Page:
Nevertheless, it is to be noted that this was said at a time when whosoever was set over people was usually the first to be led to the torments of martyrdom. At that time, therefore, it was laudable to seek the office of a bishop, since through it there was no doubt that a man would come in the end to heavier pains. So it was that even the office of a bishop itself came to be defined as a good work, when it is said, “If a man desire the office of a bishop, he desires a good work. (I Timothy 3:1) Wherefore he that seeks, not this ministry of a good work, but the glory of distinction, is himself a witness against himself that he does not desire the office of a bishop. Inasmuch as that man not only does not love at all the sacred office, but even knows not what it is, who, panting after supreme rule, is fed by the subjection of others in the hidden meditation of his thought, rejoices in his own praises, lifts up his heart to honour, exults in abundant affluence. In this way, worldly gain is sought under color of that honour by which worldly gains should have been destroyed. When the mind thinks to seize on the highest post of humility for its own elation, it inwardly changes what it outwardly desires.

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CPTAs posted yesterday, I am re-reading an older copy of The Christian Priest Today by the late Archbishop Michael Ramsey, who was in my view, the last truly Archbishop of Canterbury. To be sure, he eventually did go squishy in retirement on the issue of women’s “ordination”, although he apparently never was comfortable with the notion. However, the substantial corpus of his work that is sound, engaging and worthwhile reading.

As one might expect from an archbishop, his book includes a chapter on the episcopate. (Ch. 14, pp. 94-99 of the 4th printing). The chapter references St. Gregory the Great’s treatise entitled Pastoral Care or Pastoral Rule (Regula Pastoralis). Never able to resist a patristic reference, I immediately departed on a frolic and detour from Abp. Ramsey’s book to the referenced work of St. Gregory. The substance is timeless and desperately in need of application in various branches of the Church, whenever there is a possibility of elevating a man to the episcopate. (Disclaimer: Yes, I still hold to the “branch theory”, although it seems that my apprehension and concerns deepen by the day!)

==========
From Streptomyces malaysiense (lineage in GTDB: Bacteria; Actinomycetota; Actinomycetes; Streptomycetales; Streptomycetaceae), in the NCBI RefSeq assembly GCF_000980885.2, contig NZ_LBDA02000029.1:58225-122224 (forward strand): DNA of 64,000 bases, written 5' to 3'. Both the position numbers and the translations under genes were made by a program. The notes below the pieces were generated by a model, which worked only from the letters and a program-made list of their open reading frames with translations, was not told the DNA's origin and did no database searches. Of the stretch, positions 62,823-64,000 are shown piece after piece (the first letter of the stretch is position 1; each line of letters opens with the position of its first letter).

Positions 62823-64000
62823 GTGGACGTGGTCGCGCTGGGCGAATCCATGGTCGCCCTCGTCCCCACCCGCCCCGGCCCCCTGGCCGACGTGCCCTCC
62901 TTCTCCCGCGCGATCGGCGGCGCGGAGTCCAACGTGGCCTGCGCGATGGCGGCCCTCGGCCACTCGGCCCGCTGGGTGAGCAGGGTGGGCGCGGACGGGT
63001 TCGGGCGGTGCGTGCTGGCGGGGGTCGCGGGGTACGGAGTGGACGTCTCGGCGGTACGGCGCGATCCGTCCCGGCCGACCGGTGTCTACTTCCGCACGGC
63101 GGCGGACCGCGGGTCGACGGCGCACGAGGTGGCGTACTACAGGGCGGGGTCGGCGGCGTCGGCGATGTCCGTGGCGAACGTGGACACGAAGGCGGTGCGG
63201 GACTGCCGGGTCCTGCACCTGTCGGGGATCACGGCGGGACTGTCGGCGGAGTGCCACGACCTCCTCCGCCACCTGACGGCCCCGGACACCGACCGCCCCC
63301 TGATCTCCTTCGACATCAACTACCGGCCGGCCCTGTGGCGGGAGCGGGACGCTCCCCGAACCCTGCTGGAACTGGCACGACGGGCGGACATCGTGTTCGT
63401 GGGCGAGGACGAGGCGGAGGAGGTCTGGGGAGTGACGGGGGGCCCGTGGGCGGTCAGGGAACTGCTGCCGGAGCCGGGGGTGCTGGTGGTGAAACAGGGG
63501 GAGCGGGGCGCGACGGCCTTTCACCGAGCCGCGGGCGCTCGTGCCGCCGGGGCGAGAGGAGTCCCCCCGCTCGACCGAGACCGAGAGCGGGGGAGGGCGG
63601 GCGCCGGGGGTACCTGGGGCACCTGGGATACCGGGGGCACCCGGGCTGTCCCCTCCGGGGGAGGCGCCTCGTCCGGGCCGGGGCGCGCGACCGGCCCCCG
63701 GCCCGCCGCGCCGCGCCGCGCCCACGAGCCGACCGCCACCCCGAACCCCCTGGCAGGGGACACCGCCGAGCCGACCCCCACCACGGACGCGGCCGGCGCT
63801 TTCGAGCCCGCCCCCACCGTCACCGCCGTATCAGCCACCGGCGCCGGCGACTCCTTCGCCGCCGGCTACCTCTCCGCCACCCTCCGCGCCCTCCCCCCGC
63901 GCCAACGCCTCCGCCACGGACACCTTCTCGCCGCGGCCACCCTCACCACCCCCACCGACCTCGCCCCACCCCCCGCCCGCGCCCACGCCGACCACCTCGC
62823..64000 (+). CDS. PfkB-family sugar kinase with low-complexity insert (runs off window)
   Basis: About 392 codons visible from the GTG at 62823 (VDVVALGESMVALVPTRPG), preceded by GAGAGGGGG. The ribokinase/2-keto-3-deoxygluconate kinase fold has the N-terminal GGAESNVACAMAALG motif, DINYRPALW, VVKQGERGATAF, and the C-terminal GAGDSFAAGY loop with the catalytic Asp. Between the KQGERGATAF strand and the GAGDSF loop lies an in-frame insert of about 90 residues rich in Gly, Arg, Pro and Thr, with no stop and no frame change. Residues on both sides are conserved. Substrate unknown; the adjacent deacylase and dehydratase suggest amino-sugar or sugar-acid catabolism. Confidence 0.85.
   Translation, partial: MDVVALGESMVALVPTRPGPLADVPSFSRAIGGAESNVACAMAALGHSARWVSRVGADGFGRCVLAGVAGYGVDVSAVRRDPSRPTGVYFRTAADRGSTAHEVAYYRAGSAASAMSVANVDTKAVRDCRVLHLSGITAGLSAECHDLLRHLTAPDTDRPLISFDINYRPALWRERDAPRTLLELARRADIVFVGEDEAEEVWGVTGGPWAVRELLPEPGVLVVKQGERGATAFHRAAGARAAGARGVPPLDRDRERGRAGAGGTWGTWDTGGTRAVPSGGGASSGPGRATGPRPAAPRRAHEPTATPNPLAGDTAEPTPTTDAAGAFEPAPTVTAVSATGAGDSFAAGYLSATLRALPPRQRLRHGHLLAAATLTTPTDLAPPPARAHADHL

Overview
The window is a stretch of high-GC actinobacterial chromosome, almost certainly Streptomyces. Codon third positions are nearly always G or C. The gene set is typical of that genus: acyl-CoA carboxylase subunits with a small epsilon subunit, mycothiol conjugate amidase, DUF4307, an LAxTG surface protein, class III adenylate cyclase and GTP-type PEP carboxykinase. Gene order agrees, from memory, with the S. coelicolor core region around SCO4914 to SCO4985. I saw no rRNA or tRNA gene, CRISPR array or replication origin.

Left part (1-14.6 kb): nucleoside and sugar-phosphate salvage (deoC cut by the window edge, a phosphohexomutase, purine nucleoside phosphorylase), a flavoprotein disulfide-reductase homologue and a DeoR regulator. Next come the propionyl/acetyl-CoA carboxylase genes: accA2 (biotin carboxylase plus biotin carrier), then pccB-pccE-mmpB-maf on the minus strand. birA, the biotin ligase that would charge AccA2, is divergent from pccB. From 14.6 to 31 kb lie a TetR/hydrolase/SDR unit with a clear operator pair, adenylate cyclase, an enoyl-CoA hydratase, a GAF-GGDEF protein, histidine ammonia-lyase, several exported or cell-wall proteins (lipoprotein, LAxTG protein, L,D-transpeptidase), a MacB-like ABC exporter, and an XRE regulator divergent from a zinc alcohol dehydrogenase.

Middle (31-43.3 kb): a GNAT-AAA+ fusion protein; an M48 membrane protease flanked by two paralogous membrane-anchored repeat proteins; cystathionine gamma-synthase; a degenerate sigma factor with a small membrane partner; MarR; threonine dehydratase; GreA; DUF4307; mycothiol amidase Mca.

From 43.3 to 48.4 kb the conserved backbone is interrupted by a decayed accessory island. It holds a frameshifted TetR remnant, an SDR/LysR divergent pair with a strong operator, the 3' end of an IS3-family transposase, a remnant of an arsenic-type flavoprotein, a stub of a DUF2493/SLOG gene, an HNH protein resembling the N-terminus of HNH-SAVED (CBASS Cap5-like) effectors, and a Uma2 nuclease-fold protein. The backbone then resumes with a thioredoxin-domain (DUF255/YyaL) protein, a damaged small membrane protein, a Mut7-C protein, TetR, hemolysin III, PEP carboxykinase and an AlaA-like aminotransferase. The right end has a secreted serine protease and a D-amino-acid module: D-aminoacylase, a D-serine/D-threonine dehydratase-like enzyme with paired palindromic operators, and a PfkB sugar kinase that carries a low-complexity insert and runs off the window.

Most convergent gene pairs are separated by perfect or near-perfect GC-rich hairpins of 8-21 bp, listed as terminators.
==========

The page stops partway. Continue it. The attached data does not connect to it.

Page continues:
Using an older version of the text, I thought I would post St. Gregory’s work-or paraphrases of it- here on The Cathedral Close as I read and meditate on the various sections. Your thoughts and comments are most welcome, although I note that I reserve the right to exclude messages that are offensive or not germane. And, no, I will not be offering deals on Ray-Ban sunglasses on this site!

So today we look at the extensive “blast radius” when clergy, particularly bishops, go bad.  Note, here, the emphasis on those who do not conform their own lives to what they have learned and purport to preach.

That none should enter on a place of government who practice not in life what they have learned by study.

There are some also who investigate spiritual precepts with cunning care, but what they penetrate with their understanding they trample on in their lives. They teach the things which not by practice but by study they have learned. What in words they preach by their manners they impugn.

Whence it comes to pass that when the shepherd walks through steep places, the flock follows to the precipice. So it is the Lord through the prophet complains of the contemptible knowledge of shepherds, saying, “Seemeth it a small thing unto you to have eaten up the good pasture, but ye must tread down with your feet the residue of your pastures? and to have drunk of the deep waters, but ye must foul the residue with your feet?” (Ezekiel 34:18-19) For indeed the shepherds drink most pure water, when with a right understanding they imbibe the streams of truth.

But to foul the same water with their feet is to corrupt the studies of holy meditation by evil living. And verily the sheep drink the water fouled by their feet, when any of those subject to them follow not the words which they hear, but only imitate the bad examples which they see. Thirsting for the things said, but perverted by the works observed, they take in mud with their draughts, as from polluted fountains.

So, it also it is written through the prophet, “A snare for the downfall of my people are evil priests…” (Hosea 5:1; 9:8). Hence again the Lord through the prophet says of the priests, “They are made to be for a stumbling-block of iniquity to the house of Israel.”

For certainly no one does more harm in the Church than one who has the name and rank of sanctity, while he acts perversely. For him, when he transgresses, no one presumes to take to task. The offense spreads forcibly for example, when out of reverence to his rank the sinner is honoured.